Martin Luther King's writings
Focus: Letter From Birmingham Jail
Numerous writings had already been written advocating that freedom belongs to all men and women, but only few were able to reflect the true state of racial injustices the oppressed are experiencing and its effects to the people. Only few were able to serve as catalysts for a peaceful revolution for the purpose of conferring freedom to the exploited race. One of these is the Letter from Birmingham Jail. Written by Dr. Martin Luther King, it provided categorical answers to the questions and criticisms thrown at him by his fellow clergymen due to his leadership of the nonviolent direct actions against racism.
The Letter from Birmingham Jail afforded a clear and concise view of the different aspects of racism towards the African-American people. It presented the reality, without biases, as to how the Negro people suffered under the clutches of racial discrimination. It offered an alternative solution to end the racial inferiority concept.
The letter was written when Dr. Martin Luther King was imprisoned in Birmingham Jail; thus, I can easily see the author's courage that despite the loneliness of incarceration, he still managed to continue the black man's cause for emancipation from racist prejudices. As what was said, he is in Birmingham "because injustice is here." What he was saying was that whenever and wherever injustices and racial discrimination occur, he will be there to lead the fight against these prejudices.
Reading the letter can evoke a feeling of patriotism in each one of us. The writer somewhat contended that the United States is composed of different states but is one cohesive nation; thus, the differences in race in the citizenry is immaterial in creating a strong nation. In his words, Martin Luther King wrote that "we (the citizens of theUnited States) are caught in an inescapable network of mutuality, tied in a single garment of destiny. Whatever affects one directly, affects all indirectly. Never again can we afford to live with the narrow, provincial 'outside agitator' idea. Anyone who lives inside the United States can never be considered an outsider anywhere within its bounds." Hence, I feel that racism has no place in a united and progressive nation. Racial discrimination only leads to the corrosion of the foundation and structure that make the United States of America great.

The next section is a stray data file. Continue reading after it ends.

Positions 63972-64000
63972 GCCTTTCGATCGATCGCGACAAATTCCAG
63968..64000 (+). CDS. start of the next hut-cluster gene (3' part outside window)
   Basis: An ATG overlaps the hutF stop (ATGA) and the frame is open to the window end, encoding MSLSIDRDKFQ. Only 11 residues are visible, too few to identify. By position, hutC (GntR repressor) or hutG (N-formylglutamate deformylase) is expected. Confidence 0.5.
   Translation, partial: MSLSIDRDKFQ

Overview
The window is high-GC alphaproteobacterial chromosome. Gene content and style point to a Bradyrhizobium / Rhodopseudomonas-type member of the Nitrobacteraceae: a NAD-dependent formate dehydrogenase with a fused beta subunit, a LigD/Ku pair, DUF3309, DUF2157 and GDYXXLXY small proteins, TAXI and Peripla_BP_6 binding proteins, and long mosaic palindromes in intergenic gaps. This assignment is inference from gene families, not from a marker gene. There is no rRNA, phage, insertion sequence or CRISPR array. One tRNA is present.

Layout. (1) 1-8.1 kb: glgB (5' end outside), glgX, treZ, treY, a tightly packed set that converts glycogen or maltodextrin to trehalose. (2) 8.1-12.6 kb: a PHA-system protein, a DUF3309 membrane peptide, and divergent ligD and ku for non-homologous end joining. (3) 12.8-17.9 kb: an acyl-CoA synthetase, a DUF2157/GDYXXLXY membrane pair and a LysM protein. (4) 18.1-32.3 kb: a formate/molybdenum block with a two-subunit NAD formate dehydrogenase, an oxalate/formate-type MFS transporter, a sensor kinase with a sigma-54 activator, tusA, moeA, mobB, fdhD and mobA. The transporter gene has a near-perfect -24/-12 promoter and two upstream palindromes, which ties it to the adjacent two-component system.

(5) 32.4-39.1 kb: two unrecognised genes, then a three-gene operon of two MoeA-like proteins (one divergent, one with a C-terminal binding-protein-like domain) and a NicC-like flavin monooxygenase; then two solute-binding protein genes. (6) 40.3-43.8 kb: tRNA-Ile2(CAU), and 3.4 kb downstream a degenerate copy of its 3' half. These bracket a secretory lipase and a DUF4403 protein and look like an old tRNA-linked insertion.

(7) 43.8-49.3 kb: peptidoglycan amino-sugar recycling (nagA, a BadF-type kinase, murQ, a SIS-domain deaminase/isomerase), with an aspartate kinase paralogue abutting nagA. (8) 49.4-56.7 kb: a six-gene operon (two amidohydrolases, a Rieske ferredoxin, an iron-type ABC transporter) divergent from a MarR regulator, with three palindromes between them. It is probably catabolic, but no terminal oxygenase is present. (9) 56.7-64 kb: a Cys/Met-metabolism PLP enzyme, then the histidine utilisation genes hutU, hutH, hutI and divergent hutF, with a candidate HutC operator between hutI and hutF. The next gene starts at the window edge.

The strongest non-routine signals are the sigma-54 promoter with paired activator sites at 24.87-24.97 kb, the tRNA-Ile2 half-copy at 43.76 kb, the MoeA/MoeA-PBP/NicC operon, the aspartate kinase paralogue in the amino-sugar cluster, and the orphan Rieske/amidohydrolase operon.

I find that there is truth in the writer's statement that "freedom is never voluntarily given by the oppressor; it must be demanded by the oppressed." I can say that racism is a euphemism for dictatorship. As what history is telling us, persons in authority find it hard to relinquish their position and tend to be corrupted by power itself. This creates a state of dictatorship wherein the freedom of the people is greatly limited.
Enumerating the four basic steps of a non-violent campaign, Dr. Martin Luther King was able to provide guidelines to engage the public and let them know the plight of the African-American race in a non-violent way.
It surely feels right that before a protest rally is to be conducted, facts should be collected first to determine if injustices are existent. Without this first step, individuals make hasty generalizations that often lead to misunderstanding, and eventually lead to the commission of violence by the two opposing parties; what ensues after is anarchy.
It seems that there is a thin line separating violence and success if direct action is employed as a means to get the attention of the public. Dr. Martin Luther King wrote that "nonviolent direct action seeks to create such a crisis and foster such a tension that a community which has constantly refused to negotiate is forced to confront the issue." Therefore, this mode of protest should be exercised with care for the "creation of a crisis" and the "fostering of tension" are volatile actions; one wrong step and this crisis and tension could blow into a full-scale chaos.
Laws are created in order to maintain order in a society, but it is contended that laws are either just or unjust. Dr. Martin Luther King's answer as to what is the difference between the two is a brilliant one. He wrote that "a just law is a mad-made code that squares with the moral law or the law of God. An unjust law is a code that is out of harmony with the moral law."
However, I disagree to his suggestion to break the law whenever people see this as unjust. This would open to capricious violations of the law, the citizens breaking the law at their own whims. Laws are meant to prevent disorder, not to assist mob rule. Instead of using this mode of protest, what the protesters have to do is to maximize the potential use of the legal ways of airing grievances.
Nevertheless, the Letter from Birmingham Jail demonstrates to us the excellent argumentative skills Dr. Martin Luther King possesses. I believe that all his contentions in the letter far outweigh the arguments proposed by the clergymen. In fact it provided us a picture of what really happened during the turbulent years of widespread racism in our country, and put forward alternatives to violent mass actions.